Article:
key concept ISO (sensitivity) settings
Along with shutter speed and aperture, it controls exposure
Your main tools for adjusting exposure are the length of the exposure (shutter speed) and the amount of light (lens aperture). But digital cameras have introduced a third option – ISO.
Increasing the ISO setting on your Nikon is like turning up the volume. If the light is poor, increasing the ISO will amplify it and make it stronger (though this does also increase digital ‘noise).
Some photographers now include ISO as an exposure adjustment alongside shutter speed and lens aperture to produce an ‘exposure triangle’, because it works on the same basis – you can increase the ISO to compensate for a smaller lens aperture or faster shutter speed. This quickly gets complicated, though. It’s simpler to stick to shutter speed and aperture for routine exposure adjustments and only increase the ISO if the conditions are so poor than you can’t get usable settings any other way.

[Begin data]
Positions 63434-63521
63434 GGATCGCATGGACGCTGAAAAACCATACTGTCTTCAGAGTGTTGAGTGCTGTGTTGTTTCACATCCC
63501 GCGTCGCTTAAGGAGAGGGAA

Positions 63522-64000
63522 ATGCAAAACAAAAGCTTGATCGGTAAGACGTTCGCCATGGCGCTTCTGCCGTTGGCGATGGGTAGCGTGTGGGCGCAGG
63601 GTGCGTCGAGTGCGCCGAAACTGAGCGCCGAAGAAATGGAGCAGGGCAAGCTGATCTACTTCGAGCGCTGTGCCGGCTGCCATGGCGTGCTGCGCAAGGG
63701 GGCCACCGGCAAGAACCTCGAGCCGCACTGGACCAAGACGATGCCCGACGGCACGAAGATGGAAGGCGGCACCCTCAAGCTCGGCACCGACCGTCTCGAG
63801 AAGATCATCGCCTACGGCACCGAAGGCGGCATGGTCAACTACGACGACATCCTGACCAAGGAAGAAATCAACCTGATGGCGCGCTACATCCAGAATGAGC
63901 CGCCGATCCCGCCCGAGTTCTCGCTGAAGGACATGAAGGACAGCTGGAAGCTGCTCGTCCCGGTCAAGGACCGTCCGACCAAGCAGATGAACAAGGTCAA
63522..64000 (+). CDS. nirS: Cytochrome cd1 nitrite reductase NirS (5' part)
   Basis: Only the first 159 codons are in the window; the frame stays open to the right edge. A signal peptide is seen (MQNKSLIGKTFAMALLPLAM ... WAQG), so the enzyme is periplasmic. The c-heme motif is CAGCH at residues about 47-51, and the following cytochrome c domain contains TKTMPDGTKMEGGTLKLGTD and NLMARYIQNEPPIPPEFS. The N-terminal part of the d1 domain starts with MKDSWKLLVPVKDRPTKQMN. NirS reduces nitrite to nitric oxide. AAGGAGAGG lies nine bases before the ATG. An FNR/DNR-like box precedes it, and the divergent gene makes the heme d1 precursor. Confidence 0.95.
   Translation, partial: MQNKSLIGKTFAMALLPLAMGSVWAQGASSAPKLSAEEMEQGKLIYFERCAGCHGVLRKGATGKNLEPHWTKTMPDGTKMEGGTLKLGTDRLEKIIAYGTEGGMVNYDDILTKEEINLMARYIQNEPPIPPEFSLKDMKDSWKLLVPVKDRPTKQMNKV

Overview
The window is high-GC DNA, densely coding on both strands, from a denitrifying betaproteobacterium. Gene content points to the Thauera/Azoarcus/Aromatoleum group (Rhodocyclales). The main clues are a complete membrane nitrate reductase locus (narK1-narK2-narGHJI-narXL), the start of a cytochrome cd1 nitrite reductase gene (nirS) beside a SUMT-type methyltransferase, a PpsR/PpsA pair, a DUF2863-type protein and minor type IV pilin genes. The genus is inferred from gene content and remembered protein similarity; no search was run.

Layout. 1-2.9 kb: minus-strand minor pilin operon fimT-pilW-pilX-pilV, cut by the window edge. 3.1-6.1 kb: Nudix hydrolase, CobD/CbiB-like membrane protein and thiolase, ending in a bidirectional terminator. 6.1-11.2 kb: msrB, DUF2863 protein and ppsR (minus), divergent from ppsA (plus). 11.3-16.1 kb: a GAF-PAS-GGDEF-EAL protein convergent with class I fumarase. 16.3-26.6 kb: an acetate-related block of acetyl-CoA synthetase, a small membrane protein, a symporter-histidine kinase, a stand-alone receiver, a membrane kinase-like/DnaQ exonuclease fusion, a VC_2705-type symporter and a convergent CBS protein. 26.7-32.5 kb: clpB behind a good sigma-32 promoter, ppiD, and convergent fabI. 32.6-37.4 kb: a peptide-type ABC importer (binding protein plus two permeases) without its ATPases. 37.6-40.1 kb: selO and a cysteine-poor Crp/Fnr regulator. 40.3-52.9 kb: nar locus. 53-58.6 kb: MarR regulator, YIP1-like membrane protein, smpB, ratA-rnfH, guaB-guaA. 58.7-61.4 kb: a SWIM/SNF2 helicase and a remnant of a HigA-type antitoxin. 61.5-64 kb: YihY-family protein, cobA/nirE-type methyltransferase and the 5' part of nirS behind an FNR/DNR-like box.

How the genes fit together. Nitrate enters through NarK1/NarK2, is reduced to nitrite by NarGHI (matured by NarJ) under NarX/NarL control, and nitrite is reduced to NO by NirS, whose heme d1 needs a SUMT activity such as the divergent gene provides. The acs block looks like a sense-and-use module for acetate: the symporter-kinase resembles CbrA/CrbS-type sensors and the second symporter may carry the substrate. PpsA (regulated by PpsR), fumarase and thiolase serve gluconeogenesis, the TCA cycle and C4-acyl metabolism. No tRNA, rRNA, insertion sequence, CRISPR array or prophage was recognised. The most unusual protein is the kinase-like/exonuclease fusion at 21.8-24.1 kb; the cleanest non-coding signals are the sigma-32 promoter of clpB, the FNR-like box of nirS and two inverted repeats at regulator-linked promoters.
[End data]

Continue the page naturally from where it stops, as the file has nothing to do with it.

You don’t always need to increase the ISO at night. If you put the camera on a tripod, you can leave it set to its lowest ISO and use as long an exposure as you need.
Shutter speed, lens aperture and ISO settings have been cleverly arranged so that each setting delivers twice the exposure of the one before. You can use this to balance these settings up so that you keep the same overall exposure even though you’ve changed one of the values. For example, 1/1000 sec at f/4 gives the same exposure as 1/125 sec at f/11.